Frontline workers National

Doctors felled by the virus they fight for their patients

Call of duty: Doctors and nurses interacting with a COVID-19 patient at a hospital in Sanand, near Ahmedabad.  

It is on the shoulders of these frontline workers that the bulk of the burden of fighting this pandemic falls. Doctors put themselves in harm’s way to help their patients.

The Indian Medical Association released its latest list on Thursday, stating that 329 doctors succumbed to the COVID-19 infection. This is probably a conservative figure, but an occasion to record the lives and work of these people, sometimes until the very last breath they drew.

Also read | K.K. Aggarwal, former IMA president, dies of COVID-19 at 62

Gone too soon

Anas Mujahid, 26, died on May 9 within hours of being admitted to the very hospital he was serving in. The young doctor, a junior resident at Delhi’s Guru Tegh Bahadur (GBT) Hospital, a designated COVID-19 hospital, lost his battle to the disease. The doctor was reporting to duty till Saturday (a day before he passed away).

“A rapid antigen test showed that he was positive. He collapsed while still in the fever clinic and died by 2.30 a.m.,” said Dr. Mohammad Anas, the deceased doctor’s junior at the college and hospital. He added they were told it was a rare case of rapid progression of COVID-19.

Hospital records show he suffered from “intracranial haemorrhage” (bleeding within the skull, including the brain). “Shock is an inadequate word to describe how and what we are feeling,” said Dr. Mohammad Anas. “He was a hard-working, humble person who kept to himself. He was known to be very polite and helpful. He is missed.”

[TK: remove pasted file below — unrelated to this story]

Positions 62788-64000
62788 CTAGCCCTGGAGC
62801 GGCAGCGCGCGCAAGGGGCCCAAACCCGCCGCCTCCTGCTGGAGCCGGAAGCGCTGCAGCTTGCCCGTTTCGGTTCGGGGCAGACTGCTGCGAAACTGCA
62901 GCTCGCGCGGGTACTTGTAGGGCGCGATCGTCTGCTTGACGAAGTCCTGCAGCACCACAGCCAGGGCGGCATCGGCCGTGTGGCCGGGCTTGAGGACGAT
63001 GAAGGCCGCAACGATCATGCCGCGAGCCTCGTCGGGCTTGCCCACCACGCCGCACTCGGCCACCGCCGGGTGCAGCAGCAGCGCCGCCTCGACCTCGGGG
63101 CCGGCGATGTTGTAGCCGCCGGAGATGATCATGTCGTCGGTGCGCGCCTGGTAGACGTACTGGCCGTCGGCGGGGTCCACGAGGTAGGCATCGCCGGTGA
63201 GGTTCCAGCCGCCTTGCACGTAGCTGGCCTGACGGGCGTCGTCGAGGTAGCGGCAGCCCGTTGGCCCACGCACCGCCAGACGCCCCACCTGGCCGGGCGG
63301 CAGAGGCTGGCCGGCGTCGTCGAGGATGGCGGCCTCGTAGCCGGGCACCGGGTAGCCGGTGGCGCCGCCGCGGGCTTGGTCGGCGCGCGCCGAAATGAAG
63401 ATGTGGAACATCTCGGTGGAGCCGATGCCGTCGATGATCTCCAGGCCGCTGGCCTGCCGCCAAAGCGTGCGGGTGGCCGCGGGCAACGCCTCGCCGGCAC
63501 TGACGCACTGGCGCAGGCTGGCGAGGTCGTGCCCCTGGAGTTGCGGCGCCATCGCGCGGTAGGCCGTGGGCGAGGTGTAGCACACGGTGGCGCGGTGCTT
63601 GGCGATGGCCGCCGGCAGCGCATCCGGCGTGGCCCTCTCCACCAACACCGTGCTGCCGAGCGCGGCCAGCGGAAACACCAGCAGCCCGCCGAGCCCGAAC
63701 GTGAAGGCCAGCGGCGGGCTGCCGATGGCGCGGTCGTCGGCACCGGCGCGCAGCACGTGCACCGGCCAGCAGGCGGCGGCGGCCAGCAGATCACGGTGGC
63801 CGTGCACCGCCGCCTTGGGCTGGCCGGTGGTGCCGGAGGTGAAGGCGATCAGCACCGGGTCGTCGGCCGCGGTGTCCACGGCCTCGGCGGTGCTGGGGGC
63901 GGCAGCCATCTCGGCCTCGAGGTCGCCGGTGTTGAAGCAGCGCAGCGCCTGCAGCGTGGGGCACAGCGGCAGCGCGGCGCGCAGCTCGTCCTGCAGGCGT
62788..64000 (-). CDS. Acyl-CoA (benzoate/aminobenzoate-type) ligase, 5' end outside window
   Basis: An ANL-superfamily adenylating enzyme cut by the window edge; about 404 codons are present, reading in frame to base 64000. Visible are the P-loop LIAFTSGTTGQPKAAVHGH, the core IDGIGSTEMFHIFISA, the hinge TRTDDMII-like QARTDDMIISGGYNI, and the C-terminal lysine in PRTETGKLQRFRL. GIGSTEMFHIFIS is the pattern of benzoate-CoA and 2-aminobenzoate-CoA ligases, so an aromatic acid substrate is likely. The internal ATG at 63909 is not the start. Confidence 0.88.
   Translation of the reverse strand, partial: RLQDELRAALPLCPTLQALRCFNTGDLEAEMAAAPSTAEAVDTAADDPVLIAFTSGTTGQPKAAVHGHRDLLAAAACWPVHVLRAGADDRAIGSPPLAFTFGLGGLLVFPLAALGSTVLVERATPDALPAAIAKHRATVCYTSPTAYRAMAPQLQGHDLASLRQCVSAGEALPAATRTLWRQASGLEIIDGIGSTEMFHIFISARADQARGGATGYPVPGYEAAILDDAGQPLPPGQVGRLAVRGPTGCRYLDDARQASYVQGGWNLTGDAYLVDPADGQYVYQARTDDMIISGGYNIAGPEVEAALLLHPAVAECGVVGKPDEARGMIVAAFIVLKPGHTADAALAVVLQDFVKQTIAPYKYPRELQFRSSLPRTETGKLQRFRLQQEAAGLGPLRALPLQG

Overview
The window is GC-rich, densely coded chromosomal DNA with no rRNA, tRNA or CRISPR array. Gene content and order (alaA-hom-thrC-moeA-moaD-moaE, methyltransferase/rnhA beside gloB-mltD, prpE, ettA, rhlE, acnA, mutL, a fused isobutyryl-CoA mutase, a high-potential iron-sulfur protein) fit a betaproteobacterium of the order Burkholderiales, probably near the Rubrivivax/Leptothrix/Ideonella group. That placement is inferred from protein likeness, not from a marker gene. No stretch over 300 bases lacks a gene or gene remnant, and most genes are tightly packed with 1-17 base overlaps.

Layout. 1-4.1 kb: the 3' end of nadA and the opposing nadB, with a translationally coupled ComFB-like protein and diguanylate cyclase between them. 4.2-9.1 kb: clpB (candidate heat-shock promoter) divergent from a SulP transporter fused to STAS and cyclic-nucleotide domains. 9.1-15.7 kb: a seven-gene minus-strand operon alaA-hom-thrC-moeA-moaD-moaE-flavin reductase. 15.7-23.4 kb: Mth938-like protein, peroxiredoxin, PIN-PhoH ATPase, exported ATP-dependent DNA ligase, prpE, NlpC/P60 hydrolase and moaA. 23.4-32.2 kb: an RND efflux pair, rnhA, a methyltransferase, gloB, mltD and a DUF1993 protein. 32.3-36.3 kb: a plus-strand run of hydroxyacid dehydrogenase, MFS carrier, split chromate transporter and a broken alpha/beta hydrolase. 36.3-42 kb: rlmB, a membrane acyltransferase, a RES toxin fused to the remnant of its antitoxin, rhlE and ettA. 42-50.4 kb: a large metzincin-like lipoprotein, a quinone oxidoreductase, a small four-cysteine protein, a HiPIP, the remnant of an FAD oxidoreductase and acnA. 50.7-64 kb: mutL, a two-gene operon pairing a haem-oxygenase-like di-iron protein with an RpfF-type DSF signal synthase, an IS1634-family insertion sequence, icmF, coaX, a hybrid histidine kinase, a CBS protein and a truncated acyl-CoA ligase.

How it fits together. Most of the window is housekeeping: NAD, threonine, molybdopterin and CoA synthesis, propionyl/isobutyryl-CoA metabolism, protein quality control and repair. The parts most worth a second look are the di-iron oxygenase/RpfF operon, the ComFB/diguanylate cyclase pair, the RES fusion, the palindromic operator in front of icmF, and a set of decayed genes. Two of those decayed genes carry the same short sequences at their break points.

Also read | 269 doctors have died across India during the second wave: IMA

Officials from the hospital administration said Dr. Mujahid, who completed his internship after MBBS in January, was working at the hospital as a junior resident and is survived by his parents, two brothers, and a younger sister. “The thought that we lost a young solider does hit even the bravest among us. There is a sadness that we can’t ignore. But we serve because it is our only motivation, it is our purpose in life that we opted for,” said Dr. Mohammad.

“What happened to my akka (elder sister) should not happen to any other woman,” said P. Prabu, brother of P. Shanmugapriya, who was eight months pregnant when she succumbed to COVID-19.

A medical officer of the Primary Health Centre (PHC) at Anuppanadi in Madurai, 32-year-old Dr. Shanmugapriya continued to work in the midst of the raging pandemic. “She sought maternity leave when she was seven months pregnant but it was not sanctioned, citing the increase in the number of patients with COVID-19. She texted me that there was a regular flow of patients with COVID-19 symptoms to the PHC,” he said.

Also read | Bihar, U.P., Delhi top list of deaths among doctors in second wave, says IMA

Two years ago, she was posted at the Anuppanadi PHC. “She loved her job. But being the only doctor at the PHC, she had a heavy workload. During her pregnancy, she had to go on street visits too,” he said.

Dr. Shanmugapriya had contacted her brother on May 1 saying that she had developed symptoms of COVID-19 and would be getting admitted for treatment. “She sounded very weak. She told me to text and not call as it was difficult to speak. She was treated in a private hospital for four days, and was told to shift to the Government Rajaji Hospital as the foetal heartbeat was poor,” he said.

Her foetus could not be saved and she succumbed to COVID-19 on May 8. Her death was a shock to her colleagues at the PHC. “She was quick to make friends, and that is how she treated those working at the PHC too,” he noted.

Source of inspiration

The doctor advised his fraternity to wear goggles in view of the greater probability of the virus entering through the eyes, suggested to them to remain clean shaven as facial hair could become “transmitters”, and even tonsured his hair. That he succumbed to COVID-19 after all these precautions is what disturbs his family and colleagues.